The molecular epidemiology of KRAS and NRAS mutations in 2,761 colorectal adenocarcinomas


Year:

Session type:

Theme:

Matthew Evans1,Brendan O'Sullivan1,Frances Hughes1,Claire Swift1,Reena Dessi1,Tina Mullis1,Matthew Smith1,Philippe Taniere1
1Queen Elizabeth Hospital Birmingham

Abstract

Background

RAS testing is mandatory prior to anti-EGFR1 monoclonal antibody therapy in colorectal adenocarcinoma and is a strong negative predictive marker for response to the drug.

Between 2008 and 2013 our testing was restricted to commonly-mutated codons 12 and 13 of KRAS; however since then we have extended testing to rarely-mutated codons within KRAS and to NRAS.

We present here the spectrum of mutations in these two genes in our molecular pathology diagnostic service, in relation to patient age and sex.

Method

All tumours tested for KRAS and NRAS mutation in the last 36 months were retrieved from our database (2,761 specimens). Tumours are tested for RAS mutation by pyrosequencing (therascreen KRAS and NRAS Pyro Kits); the following codons are analysed: KRAS: 12, 13, 61 and 146; NRAS: 12, 13 and 61.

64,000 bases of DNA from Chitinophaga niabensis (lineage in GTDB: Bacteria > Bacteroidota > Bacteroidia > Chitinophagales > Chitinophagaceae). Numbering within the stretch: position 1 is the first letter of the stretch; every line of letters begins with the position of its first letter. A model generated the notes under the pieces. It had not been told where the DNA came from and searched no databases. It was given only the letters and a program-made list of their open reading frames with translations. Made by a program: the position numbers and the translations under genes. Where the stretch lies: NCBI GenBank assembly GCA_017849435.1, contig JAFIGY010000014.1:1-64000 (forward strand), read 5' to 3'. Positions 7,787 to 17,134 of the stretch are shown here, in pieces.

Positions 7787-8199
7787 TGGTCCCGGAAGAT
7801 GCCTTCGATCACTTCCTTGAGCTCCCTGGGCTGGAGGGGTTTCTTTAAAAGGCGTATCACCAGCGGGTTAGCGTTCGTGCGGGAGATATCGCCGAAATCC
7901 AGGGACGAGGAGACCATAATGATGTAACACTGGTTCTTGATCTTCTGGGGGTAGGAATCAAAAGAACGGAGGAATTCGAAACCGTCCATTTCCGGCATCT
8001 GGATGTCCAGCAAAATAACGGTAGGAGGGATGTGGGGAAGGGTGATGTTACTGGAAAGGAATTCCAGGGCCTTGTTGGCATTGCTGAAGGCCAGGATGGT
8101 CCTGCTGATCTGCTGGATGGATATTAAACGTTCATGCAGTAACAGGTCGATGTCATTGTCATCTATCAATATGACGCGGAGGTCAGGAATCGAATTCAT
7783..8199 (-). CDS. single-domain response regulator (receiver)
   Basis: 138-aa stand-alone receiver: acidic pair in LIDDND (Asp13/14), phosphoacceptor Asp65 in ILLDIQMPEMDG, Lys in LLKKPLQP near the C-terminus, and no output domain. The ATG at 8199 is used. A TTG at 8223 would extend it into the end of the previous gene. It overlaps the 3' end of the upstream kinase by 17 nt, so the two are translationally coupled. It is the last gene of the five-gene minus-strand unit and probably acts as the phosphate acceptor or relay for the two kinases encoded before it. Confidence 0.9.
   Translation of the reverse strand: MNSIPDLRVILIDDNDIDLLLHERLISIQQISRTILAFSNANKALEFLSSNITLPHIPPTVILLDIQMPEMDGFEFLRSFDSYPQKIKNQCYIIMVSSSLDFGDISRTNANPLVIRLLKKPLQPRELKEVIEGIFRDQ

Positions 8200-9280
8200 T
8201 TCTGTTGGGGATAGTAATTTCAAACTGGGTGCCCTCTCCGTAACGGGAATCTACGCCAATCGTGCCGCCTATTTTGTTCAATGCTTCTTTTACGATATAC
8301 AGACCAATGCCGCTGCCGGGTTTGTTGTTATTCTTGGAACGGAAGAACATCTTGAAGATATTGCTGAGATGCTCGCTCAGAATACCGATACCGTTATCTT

Information was collected about patient age and sex, and type of mutation.

Results

42.4% of specimens harboured a RAS mutation: 

Codon

12

13

61

146

KRAS mutations (%)

725

70.5%

185

18.0%

50

4.9%

69

6.7%

NRAS mutations (%)

25

23.1%

8

7.4%

75

69.4%

-

There was no significant mutation rate and patient age or sex. Mutations were more common in the right than left colon (51.1% vs 41.7%, p < 0.001), this difference driven by mutations in caecal cancers (65.6%).

There was no significant association between the location of the mutation and patient sex, but all mutations in patients aged younger than 30 years were in codon 12. Overall, transitions were slightly commoner than transversions; there was no significant association between the transition/transversion ratio and patient sex, patient age or tumour location.

Conclusion

Our data show that the extra KRAS and NRAS codons together represent 19.3% of all RAS mutations detected. We conclude that this high proportion justifies mandatory testing of specimens for these less common mutations.